Paid to play

Lynda Doucette is the South District supervisor for resource education at the Oconaluftee Visitor Center in the Great Smoky Mountains National Park. I sat down with her recently to learn more about her career in the National Park Service and her experiences in the nation’s most-visited park.

On the job: Great Smokies ranger Linda Doucette outside the park’s Oconaluftee Visitor Center Photo by danny bernstein

Mountain Xpress: How did you become a ranger?
Lynda Doucette: I became a park ranger in my late 20s, which is late for most people. I didn’t go to college straight from high school. I was a seasonal ranger as part of an internship on Cape Cod National Seashore in 1987. Then I worked as recreation director in Sandwich, Mass., until I got a permanent position.

My first job as a park ranger was at the John F. Kennedy National Historic Site. I took visitors on tours of the house and the neighborhood where J.F.K. grew up. I worked in several parks—Lake Mead [National Recreation Area] in Arizona, Yosemite National Park, and Point Reyes National Seashore in California—before I came to the Smokies.

What do you actually do?
I’m an interpretive ranger, so I don’t carry a gun. … I concentrate on education and having visitors appreciate the [park’s] resources. Though I supervise, do budgets and scheduling, I still get a chance to work at the visitor center. … I look to see what works well. For example, are people looking at the exhibits? But I do get outside and in the field. I do events at the Mountain Farm Museum and Junior Ranger programs.

I also get to play. For fun, I hike with the Haywood Hikers in Waynesville. I backpack and play disc golf. Basically I enjoy the outdoors.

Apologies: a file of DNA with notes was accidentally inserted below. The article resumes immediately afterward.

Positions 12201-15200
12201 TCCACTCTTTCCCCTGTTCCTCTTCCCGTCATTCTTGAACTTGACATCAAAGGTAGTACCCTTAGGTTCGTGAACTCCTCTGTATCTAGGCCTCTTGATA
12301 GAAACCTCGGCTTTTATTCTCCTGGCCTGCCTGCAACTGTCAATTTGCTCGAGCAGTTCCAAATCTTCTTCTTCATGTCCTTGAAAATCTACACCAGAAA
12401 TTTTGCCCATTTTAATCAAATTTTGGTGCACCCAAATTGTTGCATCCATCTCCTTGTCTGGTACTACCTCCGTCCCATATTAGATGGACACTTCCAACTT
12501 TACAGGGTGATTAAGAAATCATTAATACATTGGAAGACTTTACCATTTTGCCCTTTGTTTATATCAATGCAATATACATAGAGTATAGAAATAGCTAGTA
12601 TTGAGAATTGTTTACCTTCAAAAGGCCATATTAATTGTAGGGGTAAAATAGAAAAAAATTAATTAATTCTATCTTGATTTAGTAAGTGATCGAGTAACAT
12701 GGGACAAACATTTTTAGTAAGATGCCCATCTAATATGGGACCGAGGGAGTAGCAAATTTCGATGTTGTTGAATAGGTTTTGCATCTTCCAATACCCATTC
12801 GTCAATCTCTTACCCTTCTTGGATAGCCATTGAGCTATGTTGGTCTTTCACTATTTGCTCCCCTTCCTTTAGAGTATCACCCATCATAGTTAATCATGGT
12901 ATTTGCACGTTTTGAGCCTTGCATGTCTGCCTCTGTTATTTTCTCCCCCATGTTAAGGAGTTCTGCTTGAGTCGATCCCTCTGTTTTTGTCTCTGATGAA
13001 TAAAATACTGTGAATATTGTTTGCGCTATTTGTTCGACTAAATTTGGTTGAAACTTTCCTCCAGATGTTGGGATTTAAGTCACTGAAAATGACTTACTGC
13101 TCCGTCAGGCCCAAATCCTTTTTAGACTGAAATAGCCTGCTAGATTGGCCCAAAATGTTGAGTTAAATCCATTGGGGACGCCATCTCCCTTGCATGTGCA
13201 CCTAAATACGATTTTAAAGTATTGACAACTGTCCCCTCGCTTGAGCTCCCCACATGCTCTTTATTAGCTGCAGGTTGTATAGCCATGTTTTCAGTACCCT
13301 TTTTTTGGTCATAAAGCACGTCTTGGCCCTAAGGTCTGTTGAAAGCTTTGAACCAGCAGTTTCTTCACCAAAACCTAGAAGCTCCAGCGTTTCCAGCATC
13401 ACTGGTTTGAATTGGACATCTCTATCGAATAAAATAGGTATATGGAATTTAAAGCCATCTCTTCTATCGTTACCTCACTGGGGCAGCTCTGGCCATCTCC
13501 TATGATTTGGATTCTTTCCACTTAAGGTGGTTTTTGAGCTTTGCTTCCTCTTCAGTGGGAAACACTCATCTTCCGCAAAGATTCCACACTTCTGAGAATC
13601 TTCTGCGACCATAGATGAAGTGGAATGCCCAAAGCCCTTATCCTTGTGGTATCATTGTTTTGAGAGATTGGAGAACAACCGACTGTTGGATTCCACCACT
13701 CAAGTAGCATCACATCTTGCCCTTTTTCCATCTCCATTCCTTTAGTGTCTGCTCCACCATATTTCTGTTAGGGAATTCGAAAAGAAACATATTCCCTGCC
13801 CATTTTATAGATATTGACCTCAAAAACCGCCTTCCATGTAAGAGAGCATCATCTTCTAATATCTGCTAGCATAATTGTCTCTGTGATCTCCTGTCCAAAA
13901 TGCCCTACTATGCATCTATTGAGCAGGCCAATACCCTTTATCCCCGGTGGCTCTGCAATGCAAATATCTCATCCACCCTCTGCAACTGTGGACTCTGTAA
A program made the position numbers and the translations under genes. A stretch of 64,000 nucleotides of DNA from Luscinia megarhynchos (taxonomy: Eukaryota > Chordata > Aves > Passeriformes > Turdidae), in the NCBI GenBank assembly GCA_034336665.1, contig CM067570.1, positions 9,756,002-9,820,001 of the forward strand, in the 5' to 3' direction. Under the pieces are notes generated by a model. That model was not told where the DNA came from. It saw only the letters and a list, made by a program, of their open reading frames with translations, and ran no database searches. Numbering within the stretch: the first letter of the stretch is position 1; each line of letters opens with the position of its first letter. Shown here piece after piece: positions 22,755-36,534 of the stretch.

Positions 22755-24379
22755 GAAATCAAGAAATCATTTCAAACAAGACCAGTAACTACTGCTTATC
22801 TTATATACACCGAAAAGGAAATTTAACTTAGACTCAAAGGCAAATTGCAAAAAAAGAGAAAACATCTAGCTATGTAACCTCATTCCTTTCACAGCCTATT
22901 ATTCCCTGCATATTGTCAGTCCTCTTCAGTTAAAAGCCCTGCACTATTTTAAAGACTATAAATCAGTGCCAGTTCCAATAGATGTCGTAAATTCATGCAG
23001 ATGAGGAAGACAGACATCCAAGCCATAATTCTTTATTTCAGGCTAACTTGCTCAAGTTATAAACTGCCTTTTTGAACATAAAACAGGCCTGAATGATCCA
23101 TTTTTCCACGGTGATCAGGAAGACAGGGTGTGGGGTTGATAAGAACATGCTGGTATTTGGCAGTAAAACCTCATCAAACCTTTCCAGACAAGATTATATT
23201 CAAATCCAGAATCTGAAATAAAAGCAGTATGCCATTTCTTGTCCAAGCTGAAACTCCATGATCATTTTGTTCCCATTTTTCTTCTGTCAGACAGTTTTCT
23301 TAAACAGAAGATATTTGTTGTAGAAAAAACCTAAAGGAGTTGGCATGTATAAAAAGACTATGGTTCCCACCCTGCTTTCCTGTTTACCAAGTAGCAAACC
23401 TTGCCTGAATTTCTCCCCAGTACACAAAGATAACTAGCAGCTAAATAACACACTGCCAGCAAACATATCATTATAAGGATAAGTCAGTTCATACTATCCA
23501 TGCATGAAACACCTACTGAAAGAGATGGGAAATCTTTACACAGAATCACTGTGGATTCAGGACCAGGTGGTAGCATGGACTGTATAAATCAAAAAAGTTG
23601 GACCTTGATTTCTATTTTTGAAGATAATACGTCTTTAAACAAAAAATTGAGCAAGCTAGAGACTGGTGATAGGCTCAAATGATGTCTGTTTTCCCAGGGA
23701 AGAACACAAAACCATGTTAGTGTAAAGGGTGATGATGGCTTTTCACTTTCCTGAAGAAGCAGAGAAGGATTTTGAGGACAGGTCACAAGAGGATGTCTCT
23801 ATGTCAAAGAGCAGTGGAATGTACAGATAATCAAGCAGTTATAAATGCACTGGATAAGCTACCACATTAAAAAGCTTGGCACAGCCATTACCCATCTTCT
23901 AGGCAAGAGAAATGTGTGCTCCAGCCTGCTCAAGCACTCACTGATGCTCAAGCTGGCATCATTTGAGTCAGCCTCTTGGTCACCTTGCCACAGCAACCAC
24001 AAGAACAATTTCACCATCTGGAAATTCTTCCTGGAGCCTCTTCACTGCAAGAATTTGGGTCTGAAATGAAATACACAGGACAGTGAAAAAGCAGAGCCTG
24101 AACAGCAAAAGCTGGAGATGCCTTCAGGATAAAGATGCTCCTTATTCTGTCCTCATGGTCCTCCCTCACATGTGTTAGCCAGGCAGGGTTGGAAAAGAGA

Have you ever had a confrontation with an animal?
The closest was a badger that hissed and pissed at me at Point Reyes. You need to give animals their space; I’ve seen bears at a distance and also rattlesnakes. At Point Reyes, I participated in elephant-seal research. I went with the researchers as they tried to tag an animal on its back flipper—that’s a 1,000-pound creature. The seal whipped her head back, and the researcher told me to freeze and not move. My reaction was, “You want me to do what?”

In the Smokies, I’ve gone out with bear researchers as they use aversion techniques to convince a bear that it wants to relocate, usually when it’s gotten too close to people.

How about confrontations with people?
At Lake Mead, one guy tried to run me over when I was directing traffic, so I called law enforcement. I’ve learned when I need backup. When I see someone doing something wrong—with their dog off-leash in the campgrounds, for example—I may greet them with, “This is your lucky day, because I’m not law enforcement.” But we have drug dealers, meth labs, marijuana and even major crimes in the park. A Smokies ranger was killed in 1998 on the Blue Ridge Parkway.

The majority of visitors are happy to be in the park—even if some miss the turn to Cades Cove from Gatlinburg and end up at Oconaluftee (over an hour away).

Our major issue in the Smokies is still road safety, especially in the winter when there’s ice and snow at the higher elevations. Another is unprepared hikers going to the backcountry. We had a couple from Europe who thought they were going on a day hike. They didn’t have a trail map. They started out at Mingus Mill and came out two days later on the Clingmans Dome Road (miles away).